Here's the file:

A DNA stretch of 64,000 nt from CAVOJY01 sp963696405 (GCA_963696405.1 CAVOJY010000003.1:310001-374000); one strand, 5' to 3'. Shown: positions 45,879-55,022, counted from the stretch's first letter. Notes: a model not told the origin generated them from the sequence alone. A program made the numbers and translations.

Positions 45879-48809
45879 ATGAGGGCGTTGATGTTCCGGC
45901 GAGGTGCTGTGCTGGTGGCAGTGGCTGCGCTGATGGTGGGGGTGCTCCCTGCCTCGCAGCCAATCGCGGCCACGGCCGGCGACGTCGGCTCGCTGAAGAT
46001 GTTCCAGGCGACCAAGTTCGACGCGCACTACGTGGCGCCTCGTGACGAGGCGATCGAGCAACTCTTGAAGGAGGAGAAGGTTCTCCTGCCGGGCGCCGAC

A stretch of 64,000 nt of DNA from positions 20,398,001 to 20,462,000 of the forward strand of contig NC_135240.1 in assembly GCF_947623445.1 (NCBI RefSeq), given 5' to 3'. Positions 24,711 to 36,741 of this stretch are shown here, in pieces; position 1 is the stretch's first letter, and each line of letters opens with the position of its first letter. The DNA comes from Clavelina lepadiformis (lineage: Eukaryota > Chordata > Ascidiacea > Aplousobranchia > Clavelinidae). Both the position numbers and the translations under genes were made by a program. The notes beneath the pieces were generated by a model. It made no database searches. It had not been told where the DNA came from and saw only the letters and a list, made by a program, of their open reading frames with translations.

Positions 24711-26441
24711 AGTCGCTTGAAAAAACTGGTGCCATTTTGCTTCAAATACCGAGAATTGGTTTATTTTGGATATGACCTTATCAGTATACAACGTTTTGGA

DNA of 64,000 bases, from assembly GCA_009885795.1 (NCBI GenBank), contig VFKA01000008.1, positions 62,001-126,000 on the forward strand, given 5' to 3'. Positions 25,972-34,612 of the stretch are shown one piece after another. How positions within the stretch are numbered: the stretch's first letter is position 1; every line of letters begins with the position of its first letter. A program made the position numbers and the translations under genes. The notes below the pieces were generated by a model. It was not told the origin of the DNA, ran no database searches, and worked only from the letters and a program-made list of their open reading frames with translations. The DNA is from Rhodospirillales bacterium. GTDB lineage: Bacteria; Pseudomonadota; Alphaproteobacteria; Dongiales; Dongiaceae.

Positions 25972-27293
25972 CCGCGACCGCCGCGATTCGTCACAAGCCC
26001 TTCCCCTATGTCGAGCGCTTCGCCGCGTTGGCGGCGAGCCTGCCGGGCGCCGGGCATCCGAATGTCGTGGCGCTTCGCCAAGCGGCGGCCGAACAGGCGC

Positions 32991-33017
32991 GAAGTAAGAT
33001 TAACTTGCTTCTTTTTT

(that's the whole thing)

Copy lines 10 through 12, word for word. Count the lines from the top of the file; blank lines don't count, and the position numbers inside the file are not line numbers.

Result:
Positions 25972-27293
25972 CCGCGACCGCCGCGATTCGTCACAAGCCC
26001 TTCCCCTATGTCGAGCGCTTCGCCGCGTTGGCGGCGAGCCTGCCGGGCGCCGGGCATCCGAATGTCGTGGCGCTTCGCCAAGCGGCGGCCGAACAGGCGC